Sarah Frankcom and Maxine Peake’s contribution to this year’s Manchester International Festival is light-fingered and bone-deep. They’ve torn up the floor from the Royal Exchange’s main space and filled the whole with cracked tiles, melting ice, neon light and dirty concrete. The luckiest members of the audience (myself not included) find themselves sat in the hollow where the play takes place, at long tables more banquet than picnic, their heads now at the level their feet were five minutes ago in the foyer.
Peake lurches on across the tables as the titular Skriker in this production of Caryl Churchill’s 1994 play. Peake’s body moves as if in a constant state of vomiting herself up, looking like something out of a Marilyn Manson music video and sounding like Stanley Unwin aged a thousand years. She spits out cryptic, poetic strings of puns and free association. Trying to find meaning is like pulling threads from a tapestry in the dark, some are long and keep going, some disappear as soon as you find them, all dragged from a whole you know is there but can’t see. The whole effect is overwhelming, indecipherable and marvellous.
Beyond these opening minutes, The Skriker is dense, with speech, with cast members, with images, with lighting, with sound design. Watching the piece, Peake may hold the centre but constantly the ensemble cast fill every crack between her and the walls, like illuminations at the edge of a medieval manuscript. There was a bloke dancing like he was at a Happy Mondays gig. From start to finish. Nothing big, just dancing, and dancing, and dancing. Life a personal, quiet compulsion.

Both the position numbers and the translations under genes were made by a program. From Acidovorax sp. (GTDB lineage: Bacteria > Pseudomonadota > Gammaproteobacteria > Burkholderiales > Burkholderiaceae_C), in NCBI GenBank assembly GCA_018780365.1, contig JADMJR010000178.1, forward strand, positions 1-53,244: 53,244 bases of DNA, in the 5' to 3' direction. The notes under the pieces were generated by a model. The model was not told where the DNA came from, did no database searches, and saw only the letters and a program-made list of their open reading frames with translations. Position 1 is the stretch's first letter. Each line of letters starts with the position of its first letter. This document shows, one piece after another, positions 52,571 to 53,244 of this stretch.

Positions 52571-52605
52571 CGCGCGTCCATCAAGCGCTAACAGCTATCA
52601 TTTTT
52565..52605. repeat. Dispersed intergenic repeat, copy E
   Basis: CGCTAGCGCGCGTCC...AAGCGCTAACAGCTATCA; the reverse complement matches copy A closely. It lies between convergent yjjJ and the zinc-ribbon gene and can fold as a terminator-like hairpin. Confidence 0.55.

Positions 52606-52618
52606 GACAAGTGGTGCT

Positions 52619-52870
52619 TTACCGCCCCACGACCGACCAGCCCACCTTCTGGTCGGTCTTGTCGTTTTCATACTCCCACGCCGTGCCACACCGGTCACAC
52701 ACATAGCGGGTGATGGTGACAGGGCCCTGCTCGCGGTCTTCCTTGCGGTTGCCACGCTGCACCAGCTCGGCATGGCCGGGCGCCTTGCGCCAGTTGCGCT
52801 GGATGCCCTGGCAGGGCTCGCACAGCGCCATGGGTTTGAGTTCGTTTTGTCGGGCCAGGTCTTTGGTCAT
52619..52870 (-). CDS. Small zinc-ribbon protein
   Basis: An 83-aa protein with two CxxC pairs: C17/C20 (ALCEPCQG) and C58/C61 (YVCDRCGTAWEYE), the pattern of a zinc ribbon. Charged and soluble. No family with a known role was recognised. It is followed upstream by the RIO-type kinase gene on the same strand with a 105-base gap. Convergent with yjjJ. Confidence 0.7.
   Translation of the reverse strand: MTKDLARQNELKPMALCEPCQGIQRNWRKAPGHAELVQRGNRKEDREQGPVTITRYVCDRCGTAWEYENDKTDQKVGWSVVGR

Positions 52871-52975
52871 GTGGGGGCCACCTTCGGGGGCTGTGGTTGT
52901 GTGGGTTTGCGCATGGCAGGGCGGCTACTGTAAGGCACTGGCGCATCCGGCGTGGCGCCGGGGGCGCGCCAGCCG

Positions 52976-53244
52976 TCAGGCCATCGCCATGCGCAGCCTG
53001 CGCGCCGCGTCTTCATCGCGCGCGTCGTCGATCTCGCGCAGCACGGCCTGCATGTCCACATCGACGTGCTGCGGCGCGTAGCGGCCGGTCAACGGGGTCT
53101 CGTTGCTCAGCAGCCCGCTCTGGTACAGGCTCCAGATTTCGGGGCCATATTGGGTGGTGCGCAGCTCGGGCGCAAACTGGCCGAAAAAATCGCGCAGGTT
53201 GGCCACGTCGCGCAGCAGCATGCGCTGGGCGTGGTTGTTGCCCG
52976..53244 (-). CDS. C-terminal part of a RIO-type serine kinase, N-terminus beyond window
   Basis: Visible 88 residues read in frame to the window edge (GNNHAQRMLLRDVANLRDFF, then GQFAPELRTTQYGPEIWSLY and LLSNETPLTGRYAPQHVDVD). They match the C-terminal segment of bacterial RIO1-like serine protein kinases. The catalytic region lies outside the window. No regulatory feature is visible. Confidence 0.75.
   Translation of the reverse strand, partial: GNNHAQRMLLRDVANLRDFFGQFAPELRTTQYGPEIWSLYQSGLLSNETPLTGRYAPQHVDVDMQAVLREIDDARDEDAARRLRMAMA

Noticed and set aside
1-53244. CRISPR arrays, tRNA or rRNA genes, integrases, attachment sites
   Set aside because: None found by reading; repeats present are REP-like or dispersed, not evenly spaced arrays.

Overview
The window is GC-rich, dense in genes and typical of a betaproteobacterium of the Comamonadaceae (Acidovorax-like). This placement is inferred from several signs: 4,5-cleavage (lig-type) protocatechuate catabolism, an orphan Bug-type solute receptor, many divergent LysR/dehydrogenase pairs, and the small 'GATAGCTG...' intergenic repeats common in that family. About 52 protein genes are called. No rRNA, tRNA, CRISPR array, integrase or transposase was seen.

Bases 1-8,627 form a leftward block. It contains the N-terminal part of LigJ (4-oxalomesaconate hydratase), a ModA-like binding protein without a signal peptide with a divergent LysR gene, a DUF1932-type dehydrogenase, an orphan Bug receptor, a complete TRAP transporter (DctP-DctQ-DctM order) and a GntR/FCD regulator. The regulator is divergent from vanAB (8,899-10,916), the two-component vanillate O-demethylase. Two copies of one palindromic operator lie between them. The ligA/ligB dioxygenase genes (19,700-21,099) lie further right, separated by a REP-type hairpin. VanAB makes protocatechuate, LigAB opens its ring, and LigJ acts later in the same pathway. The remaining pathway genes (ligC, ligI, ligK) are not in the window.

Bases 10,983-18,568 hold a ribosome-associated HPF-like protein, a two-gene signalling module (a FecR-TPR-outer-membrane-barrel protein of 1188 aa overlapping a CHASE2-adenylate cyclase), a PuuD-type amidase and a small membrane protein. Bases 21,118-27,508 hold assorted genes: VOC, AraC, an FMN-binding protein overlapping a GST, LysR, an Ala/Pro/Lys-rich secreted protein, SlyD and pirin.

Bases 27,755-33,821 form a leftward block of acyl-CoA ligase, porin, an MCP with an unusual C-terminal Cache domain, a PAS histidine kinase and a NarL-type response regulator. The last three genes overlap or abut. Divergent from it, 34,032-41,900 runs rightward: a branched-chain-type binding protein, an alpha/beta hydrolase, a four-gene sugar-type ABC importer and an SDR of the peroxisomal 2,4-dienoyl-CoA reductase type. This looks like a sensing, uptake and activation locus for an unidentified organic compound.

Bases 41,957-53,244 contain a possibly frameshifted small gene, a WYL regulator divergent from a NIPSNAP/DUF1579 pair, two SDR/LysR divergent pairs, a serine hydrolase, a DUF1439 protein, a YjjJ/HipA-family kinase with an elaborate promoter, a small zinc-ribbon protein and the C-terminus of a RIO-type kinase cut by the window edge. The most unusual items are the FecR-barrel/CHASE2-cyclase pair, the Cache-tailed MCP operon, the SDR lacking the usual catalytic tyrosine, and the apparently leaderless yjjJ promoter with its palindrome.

Towards fulfilling my own compulsion, The Plot emerged sporadically and revolving about Peake’s Skriker, an old and hungry thing somehow inexperienced in the world that has grown around it. She flicks between her cravings, haunting Josie and Lily – played by Laura Elsworthy and Juma Sharkah – appearing in whichever form suits her purpose, but always needing them. All is driven by a vacuum, emptiness and unfulfilment – characters move from place to place, pulled by yearning. Something is rotten at the core. This great vacancy is hidden within the density of the direction and choreography, illuminations and all.
Mid-play, we are collectively dragged into an underworld as ornately hideous and beautiful as the best work of Guillermo del Toro. The audience who are sat at the tables are danced off to the edges to make way for a grotesque banquet. The centre cannot hold and again an empty and endless hunger rules the scene, decadence, gluttony and a total absence of progression. There’s a vitality at risk, desperation screaming below the surface of The Skriker’s visuals. It is a warning.
Everything in the scenography – designed by Lizzie Clachan, lit by and performances effortlessly evokes the ancient. Blake may have written about ‘feet in ancient time’, but Churchill drags bones up from the earth. Green and pleasant land? The Skriker inhabits an England where age is not kind, an England that has played host to infanticide, cannibalism, centuries of theft and power. The land is not benevolent – here we have the old folk tradition, of the land that needs you to survive and is prepared to take what it wants from you. We may have our televisions and motor cars, but the earth will swallow us back when our wasted days are up.
The overriding sense that The Skriker communicates is its absolute confidence in abandoning language and narrative. I’ve seen theatre cling to those things far too much. With The Skriker, I left with the sense that everything necessary had been said, and of all the tricks that had been used to speak, language was not the half of it.